TOULOUSE, France — In the Middle Ages, the counts of Toulouse ruled as the most powerful lords of southern France. The elegance and sophistication of their court was renowned throughout Europe.
Bolstered by this legacy, Toulouse, with a population of 650,000, is now regarded as one of the most medieval of French cities, a city of enormous Romanesque churches, of narrow, twisting streets shadowed by the antique, rose-colored stone facades of 16th- and 17th-Century buildings, of neighborhoods crowding around fountains from bygone epochs.
In the suburbs, however, the city has a different look, more in tune with the 21st Century than the Middle Ages. France has built its largest space center there, with gleaming white buildings, towers, laboratories and dish antennas.
The center has brought a California air to an antique town. Young people in sweat suits jog under trees by a canal. Scientists and engineers build ranch-style homes in the hills on the rim of the city. The walls are white, pink, beige and peach stucco, and the roofs are made of Spanish tile.
"Space has brought the third industrial revolution to Toulouse," Dominique Baudis, the 38-year-old mayor, said in a recent interview in his office in the 18th-Century city hall known as the Capitole. "That represents a great bit of luck for us. We now have a space center lying side by side with an old medieval city. It's fantastic."
For centuries, Toulouse had lived in the past, showing visitors its magnificent churches, the bones of St. Thomas Aquinas, and little more. Its quaintness, however, did not attract everyone.
The American novelist Henry James, touring the city in 1882, found its streets "dark, dirty, crooked, . . . irregular without being eccentric" and its people "stunted, shabby, rather vitiated looking." Early in the 19th Century, the French novelist Stendhal found the city's cobblestones unpleasant to walk on, reminding him of "kidneys on a skewer."
The city Establishment resisted industrialization and modernization in the 19th Century, keeping Toulouse too small and insignificant for sophisticated tastes. As the French Institute of Architecture described them in a recent study, the rich of Toulouse in the 19th Century preferred "writing bad poetry and playing dominoes rather than directing factories."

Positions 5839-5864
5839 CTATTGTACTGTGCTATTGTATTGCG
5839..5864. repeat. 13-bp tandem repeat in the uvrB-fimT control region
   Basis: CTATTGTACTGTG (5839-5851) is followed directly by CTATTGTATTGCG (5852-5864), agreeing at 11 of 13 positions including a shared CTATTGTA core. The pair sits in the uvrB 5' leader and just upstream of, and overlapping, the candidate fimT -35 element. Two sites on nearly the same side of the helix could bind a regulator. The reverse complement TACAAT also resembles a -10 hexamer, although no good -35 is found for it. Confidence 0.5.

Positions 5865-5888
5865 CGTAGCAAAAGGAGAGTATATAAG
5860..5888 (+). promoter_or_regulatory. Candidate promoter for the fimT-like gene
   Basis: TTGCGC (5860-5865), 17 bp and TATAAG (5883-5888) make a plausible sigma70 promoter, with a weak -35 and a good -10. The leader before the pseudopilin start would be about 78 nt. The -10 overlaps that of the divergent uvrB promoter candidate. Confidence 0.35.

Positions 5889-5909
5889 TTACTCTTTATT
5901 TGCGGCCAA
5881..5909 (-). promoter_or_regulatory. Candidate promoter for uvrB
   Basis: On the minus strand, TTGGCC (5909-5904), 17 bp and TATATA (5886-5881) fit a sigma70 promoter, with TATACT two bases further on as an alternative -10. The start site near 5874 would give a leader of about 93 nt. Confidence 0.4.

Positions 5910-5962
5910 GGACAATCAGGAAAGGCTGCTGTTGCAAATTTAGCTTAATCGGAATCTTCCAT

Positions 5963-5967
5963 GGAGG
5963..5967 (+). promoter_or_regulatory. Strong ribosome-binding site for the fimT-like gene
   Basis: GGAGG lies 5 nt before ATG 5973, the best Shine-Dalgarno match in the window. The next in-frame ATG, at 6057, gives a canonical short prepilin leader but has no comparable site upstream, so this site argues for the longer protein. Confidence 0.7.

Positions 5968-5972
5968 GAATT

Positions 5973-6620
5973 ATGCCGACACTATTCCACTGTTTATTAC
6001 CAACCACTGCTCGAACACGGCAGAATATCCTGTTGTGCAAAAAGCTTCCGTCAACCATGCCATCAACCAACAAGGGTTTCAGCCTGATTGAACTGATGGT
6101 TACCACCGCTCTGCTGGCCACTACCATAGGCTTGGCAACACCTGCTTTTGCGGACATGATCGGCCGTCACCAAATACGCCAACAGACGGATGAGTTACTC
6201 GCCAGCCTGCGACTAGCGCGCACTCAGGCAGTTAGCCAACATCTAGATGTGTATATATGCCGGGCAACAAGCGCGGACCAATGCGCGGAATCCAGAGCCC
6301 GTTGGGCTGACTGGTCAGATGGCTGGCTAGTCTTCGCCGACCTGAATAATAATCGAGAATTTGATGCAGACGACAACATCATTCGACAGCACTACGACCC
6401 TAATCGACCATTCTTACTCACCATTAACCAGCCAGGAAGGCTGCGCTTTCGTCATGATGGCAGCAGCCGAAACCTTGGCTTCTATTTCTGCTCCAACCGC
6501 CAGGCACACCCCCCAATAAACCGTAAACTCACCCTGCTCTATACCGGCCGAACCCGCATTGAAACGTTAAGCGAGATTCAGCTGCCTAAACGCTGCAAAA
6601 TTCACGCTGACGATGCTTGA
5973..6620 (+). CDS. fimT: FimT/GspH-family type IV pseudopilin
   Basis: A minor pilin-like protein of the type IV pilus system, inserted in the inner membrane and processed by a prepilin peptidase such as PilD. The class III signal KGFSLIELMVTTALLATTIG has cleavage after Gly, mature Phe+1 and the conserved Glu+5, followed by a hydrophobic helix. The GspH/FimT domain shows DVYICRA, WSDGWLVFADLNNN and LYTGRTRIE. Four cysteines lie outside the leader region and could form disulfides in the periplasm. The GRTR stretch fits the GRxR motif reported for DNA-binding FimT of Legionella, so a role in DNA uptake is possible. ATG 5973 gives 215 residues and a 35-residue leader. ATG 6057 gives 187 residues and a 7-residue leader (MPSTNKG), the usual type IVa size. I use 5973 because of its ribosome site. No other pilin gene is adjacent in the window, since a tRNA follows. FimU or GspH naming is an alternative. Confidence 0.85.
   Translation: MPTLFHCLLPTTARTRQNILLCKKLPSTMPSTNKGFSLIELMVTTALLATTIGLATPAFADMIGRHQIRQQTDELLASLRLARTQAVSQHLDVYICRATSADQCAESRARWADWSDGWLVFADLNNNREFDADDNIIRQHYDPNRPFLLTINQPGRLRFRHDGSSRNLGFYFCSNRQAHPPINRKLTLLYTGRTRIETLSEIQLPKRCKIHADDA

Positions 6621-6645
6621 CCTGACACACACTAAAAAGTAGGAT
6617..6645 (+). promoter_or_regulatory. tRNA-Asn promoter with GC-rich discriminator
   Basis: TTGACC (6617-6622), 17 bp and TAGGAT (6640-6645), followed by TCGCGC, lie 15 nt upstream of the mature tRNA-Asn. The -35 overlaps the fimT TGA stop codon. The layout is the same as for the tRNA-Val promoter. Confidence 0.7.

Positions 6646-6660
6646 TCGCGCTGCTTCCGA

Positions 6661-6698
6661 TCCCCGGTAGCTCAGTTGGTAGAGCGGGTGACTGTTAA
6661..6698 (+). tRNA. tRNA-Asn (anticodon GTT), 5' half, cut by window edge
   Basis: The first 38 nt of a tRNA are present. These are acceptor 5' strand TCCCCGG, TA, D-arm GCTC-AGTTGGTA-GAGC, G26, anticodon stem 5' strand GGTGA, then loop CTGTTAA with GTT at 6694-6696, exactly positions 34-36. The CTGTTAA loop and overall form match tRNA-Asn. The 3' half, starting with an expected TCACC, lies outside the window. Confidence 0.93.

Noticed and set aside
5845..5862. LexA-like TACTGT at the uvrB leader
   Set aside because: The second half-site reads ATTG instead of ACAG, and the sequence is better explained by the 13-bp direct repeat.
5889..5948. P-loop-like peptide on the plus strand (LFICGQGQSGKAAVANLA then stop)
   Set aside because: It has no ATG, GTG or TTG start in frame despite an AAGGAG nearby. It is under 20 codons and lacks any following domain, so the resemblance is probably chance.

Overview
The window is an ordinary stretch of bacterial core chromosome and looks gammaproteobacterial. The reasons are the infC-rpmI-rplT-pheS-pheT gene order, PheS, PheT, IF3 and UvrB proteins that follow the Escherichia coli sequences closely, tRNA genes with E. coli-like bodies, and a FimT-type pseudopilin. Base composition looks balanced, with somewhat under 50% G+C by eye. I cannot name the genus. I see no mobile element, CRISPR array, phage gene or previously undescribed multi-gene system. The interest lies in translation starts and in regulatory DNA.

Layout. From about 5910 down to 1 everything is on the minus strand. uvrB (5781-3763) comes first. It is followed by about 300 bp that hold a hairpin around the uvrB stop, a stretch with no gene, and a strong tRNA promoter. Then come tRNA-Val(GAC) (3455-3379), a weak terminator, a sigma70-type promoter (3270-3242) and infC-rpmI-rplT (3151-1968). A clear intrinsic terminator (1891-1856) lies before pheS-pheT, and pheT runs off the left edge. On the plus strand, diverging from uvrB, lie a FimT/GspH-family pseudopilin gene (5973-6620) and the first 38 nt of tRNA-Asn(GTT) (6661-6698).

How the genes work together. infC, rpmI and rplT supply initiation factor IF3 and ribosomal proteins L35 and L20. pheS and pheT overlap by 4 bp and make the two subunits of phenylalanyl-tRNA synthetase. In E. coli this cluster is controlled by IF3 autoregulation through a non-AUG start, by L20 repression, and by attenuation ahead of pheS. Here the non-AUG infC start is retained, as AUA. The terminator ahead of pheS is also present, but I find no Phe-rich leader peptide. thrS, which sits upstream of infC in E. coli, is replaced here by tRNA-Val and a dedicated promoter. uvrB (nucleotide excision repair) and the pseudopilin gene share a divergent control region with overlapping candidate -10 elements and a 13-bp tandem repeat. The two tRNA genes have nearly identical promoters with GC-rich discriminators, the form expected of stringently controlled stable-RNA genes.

By 1900, Mayor Baudis explained, "This city had become a forgotten city. People called it a big village. After all its greatness, it was in a decline. By the beginning of the century, Toulouse was only an administrative city, a university town, and a market for the surrounding area."
Now, Toulouse hosts the main center of the National Center of Space Studies (as the French Space Agency is known); Aerospatiale, the manufacturer of the Concorde and Airbus airplanes; the National Higher School of Aeronautics and Space; the National School of Civil Aviation, and various allied industries and laboratories.
On top of this, Baudis and the Chamber of Commerce have embarked on a promotional campaign to persuade the French government to build the proposed European space shuttle Hermes in Toulouse. The advertisements in the campaign describe Toulouse as "the aerospace capital of Europe."
Shift of Power
The transformation of Toulouse is partly due to war, partly due to luck, partly due to a conscious policy of the French government to decentralize, moving some of the power and wealth of Paris to smaller cities.
When the decision was made in the late 1960s to set up the key space center in Toulouse, it was not a popular one. "There was a problem of recruitment at first," said Jean Claude Husson, the director of the space center, in a recent interview. "People did not like to leave Paris. But I have no problem now. I have more applicants than I need."
The problem was eased by moving the major French space and aeronautics schools along with the space agency. "Young people now, from an early age on, know that if they choose space, Toulouse is their likely home," Husson said.
Since they could not tear up the medieval quarters of Toulouse, French officials had little choice but create an industrial, scientific and educational park--"in the American manner," as Husson put it--in a suburb called Ranguil.
In a major city like Paris, the educated and rich French tend to live downtown, not in the suburbs. The suburbs are usually reserved for high-rise apartment buildings rented by low-paid workers. But the placement of the space agency insured that most of the educated space personnel would live in the suburbs of Toulouse.
The presence of a highly educated and well-paid population of space scientists and bureaucrats has made Toulouse more sophisticated. Toulouse has long been regarded as an isolated city of France, far in the south, caught between the central highlands of France and the Pyrenees Mountains of Spain.